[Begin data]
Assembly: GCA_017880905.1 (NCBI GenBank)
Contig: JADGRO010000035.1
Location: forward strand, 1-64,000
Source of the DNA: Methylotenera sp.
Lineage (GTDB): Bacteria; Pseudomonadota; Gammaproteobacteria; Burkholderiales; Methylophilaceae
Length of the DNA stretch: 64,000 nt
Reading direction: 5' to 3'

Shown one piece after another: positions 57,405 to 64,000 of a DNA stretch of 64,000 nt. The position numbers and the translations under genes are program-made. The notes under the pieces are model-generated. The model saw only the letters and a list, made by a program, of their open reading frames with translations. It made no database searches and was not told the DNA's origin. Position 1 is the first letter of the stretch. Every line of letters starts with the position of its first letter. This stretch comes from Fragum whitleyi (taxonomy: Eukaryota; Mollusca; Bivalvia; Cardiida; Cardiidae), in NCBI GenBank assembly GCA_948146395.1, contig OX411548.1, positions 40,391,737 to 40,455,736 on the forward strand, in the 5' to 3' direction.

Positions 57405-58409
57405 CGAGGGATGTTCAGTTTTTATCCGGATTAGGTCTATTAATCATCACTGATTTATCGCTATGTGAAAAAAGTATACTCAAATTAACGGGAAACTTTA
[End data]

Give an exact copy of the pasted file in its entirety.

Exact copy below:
Assembly: GCA_017880905.1 (NCBI GenBank)
Contig: JADGRO010000035.1
Location: forward strand, 1-64,000
Source of the DNA: Methylotenera sp.
Lineage (GTDB): Bacteria; Pseudomonadota; Gammaproteobacteria; Burkholderiales; Methylophilaceae
Length of the DNA stretch: 64,000 nt
Reading direction: 5' to 3'

Shown one piece after another: positions 57,405 to 64,000 of a DNA stretch of 64,000 nt. The position numbers and the translations under genes are program-made. The notes under the pieces are model-generated. The model saw only the letters and a list, made by a program, of their open reading frames with translations. It made no database searches and was not told the DNA's origin. Position 1 is the first letter of the stretch. Every line of letters starts with the position of its first letter. This stretch comes from Fragum whitleyi (taxonomy: Eukaryota; Mollusca; Bivalvia; Cardiida; Cardiidae), in NCBI GenBank assembly GCA_948146395.1, contig OX411548.1, positions 40,391,737 to 40,455,736 on the forward strand, in the 5' to 3' direction.

Positions 57405-58409
57405 CGAGGGATGTTCAGTTTTTATCCGGATTAGGTCTATTAATCATCACTGATTTATCGCTATGTGAAAAAAGTATACTCAAATTAACGGGAAACTTTA